The Yale Model
I have been looking for a good book about asset allocation, and I decided to pick up David Swensen’s book, “Unconventional Success.”
David Swensen should undoubtedly be regarded as a superinvestor. He took over Yale’s endowment in 1985 and achieved a return of 16.1% from 1985 through 2005. This is a considerable achievement, particularly considering the vast sums of capital that Swensen needs to deploy. He achieved these results by focusing extensively on moving away from the heavy allocation to bonds that the Ivy League had before the 1980s. His asset allocation is known as the “Yale Model,” which involves a widely diversified portfolio across asset classes and massive exposure to alternative asset classes, like private equity and venture capital.
“Unconventional Success” is not about how David Swensen achieved these returns for Yale. If it were, I wouldn’t have been as interested in the book considering I don’t run an endowment and never will. The book, instead, is aimed at small investors like myself.
The book is geared towards small investors who want to set up a simple, passive portfolio that will preserve their wealth and give a decent rate of return over the long run. Ben Graham would have called this “defensive investing” back in his day.
The Importance of Asset Allocation
Asset allocation is a critical topic. It is especially crucial for the FIRE crowd. While I admire the superhuman savings rates of FIRE bloggers, I think many of them are making a mistake by putting 100% of their savings in US equities, or an equivalent to VTSAX.
While US equities have been the best asset class over the long run, they are often prone to horrific drawdowns and “lost decades”. While over the long run everything will likely work out, 10 years of flat returns is a long time, especially when you are “retired” and don’t have an income.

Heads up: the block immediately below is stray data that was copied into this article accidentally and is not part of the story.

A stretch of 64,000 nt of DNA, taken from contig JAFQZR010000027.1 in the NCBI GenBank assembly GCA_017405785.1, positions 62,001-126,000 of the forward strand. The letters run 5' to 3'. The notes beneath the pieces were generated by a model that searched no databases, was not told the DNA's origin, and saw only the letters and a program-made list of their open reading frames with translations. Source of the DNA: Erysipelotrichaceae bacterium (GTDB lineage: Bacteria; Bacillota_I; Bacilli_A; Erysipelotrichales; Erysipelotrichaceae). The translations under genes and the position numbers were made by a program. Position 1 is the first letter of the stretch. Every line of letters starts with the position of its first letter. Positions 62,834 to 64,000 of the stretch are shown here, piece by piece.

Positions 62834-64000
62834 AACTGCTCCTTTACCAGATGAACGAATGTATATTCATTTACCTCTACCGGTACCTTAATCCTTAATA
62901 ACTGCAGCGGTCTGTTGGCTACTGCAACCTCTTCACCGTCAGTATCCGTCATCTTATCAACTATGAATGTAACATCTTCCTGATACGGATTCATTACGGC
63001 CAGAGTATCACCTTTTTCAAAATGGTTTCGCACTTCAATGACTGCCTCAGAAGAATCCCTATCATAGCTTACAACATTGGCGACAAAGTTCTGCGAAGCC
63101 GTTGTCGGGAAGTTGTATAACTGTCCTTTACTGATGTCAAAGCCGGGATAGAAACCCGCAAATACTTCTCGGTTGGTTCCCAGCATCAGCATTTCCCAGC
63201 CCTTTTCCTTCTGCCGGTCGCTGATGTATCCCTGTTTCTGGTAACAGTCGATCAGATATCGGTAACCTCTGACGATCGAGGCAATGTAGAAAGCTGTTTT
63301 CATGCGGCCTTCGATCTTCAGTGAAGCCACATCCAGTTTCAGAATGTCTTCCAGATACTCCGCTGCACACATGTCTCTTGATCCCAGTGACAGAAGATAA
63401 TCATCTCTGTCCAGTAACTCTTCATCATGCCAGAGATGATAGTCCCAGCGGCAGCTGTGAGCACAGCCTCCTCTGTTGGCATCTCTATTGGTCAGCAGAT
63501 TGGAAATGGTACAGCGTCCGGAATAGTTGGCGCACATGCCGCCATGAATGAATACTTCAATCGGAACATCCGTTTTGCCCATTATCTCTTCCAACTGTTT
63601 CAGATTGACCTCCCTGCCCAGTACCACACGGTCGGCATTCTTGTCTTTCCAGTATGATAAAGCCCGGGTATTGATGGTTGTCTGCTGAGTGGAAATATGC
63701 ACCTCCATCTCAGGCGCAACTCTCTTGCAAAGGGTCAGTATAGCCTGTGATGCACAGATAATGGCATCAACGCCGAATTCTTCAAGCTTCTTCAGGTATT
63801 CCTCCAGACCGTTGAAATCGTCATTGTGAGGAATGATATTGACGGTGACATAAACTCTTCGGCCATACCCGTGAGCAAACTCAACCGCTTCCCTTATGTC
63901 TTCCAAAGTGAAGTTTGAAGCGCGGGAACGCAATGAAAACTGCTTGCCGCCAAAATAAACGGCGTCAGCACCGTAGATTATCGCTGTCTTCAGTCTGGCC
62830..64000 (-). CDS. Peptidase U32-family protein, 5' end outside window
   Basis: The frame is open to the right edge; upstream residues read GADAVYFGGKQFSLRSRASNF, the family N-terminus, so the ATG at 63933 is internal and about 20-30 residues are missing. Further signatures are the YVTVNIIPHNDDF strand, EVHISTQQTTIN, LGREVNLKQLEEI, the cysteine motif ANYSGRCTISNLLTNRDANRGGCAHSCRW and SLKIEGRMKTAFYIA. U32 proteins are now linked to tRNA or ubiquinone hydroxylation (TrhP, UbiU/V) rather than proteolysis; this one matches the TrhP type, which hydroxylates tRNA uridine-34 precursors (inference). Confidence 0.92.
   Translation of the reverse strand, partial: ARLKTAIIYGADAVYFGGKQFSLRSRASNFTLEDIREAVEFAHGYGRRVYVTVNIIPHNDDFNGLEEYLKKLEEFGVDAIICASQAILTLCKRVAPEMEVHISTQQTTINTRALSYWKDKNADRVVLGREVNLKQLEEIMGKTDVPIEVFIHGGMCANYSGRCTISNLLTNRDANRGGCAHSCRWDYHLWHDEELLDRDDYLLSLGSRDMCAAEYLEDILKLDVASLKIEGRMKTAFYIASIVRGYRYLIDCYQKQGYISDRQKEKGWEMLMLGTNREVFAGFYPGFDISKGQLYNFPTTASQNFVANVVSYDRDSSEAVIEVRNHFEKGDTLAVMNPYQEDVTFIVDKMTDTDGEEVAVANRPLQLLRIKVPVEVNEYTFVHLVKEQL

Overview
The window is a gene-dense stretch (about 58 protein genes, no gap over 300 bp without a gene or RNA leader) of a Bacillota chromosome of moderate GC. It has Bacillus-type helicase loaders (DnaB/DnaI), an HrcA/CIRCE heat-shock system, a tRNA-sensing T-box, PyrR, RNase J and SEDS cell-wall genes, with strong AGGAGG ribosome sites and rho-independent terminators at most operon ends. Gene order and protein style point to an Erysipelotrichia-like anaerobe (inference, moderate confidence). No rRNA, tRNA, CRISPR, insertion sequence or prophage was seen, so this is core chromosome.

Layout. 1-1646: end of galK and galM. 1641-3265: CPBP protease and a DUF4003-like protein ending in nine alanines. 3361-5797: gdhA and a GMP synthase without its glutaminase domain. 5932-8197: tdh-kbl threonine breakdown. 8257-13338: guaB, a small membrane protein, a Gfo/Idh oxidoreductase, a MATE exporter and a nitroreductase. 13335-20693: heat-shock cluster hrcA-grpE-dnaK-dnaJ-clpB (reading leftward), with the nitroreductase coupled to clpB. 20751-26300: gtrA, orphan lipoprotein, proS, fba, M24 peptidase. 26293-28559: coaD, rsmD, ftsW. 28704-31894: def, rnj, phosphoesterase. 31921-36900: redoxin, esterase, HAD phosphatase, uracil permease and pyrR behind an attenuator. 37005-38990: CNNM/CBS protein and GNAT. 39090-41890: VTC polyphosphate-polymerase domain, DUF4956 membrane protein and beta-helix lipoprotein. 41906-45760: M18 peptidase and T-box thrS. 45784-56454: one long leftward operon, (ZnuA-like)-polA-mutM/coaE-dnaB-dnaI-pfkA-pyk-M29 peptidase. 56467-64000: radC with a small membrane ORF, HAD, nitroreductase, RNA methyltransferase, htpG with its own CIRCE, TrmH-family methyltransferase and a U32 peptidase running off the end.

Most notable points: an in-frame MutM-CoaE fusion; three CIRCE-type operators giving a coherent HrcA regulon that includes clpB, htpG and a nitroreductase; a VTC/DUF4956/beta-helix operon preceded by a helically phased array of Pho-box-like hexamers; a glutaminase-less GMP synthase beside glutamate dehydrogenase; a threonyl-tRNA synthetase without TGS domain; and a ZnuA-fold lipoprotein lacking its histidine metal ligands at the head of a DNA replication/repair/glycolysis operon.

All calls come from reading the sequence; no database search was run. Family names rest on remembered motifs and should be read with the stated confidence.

Take the 1970s, a flat decade for US stocks. Stocks delivered a .26% real rate of return after inflation with a max drawdown of 40% during the ’73-’74 drawdown. The 2000s is another example. During the 2000s, stocks delivered a nominal return of 1.2% and a real return of -1.21%.
Again, everything worked out. If you had a long time horizon, you made out fine. If you were dollar cost averaging, it wasn’t a big deal. But if you’re retired, it is probably worth having a more diversified asset allocation.
It’s fully expected that elements of a balanced portfolio across asset classes will enter bubbles periodically (REITs in the 2000s, US equities in the 1990s, international developed in the 1980s via Japan), but in a balanced portfolio you won’t have 100% exposure to them. Another important aspect of a balanced portfolio is to have exposure to asset classes that will deliver a return in all economic environments.
US Stocks & US Bonds: The Classic Allocation
This is a blog about value investing and stock selection. That is not what Swensen’s book is about. In fact, Swensen advises strongly against individual investors picking their own stocks and believes that small investors don’t stand a chance. I do it anyway. As Han Solo says, never tell me the odds.
People often come to me for financial advice because they know I’m obsessed with this stuff. My advice is pretty simple: look at the Vanguard life strategy funds, look at the drawdown that happened in 2008, decide which one you could have lived with, keep piling money into it, and try not to look at it for 30 years.
Some mix of stocks and bonds are the standard asset allocation. Stocks supply the long run return, bonds deliver a boring rate of return but provide comfort to psychologically bear with the horrible 50% drawdowns that rear their ugly head every once in awhile. When it feels like all hope is lost, your bond allocation reaches out and says “come with me if you want to live.”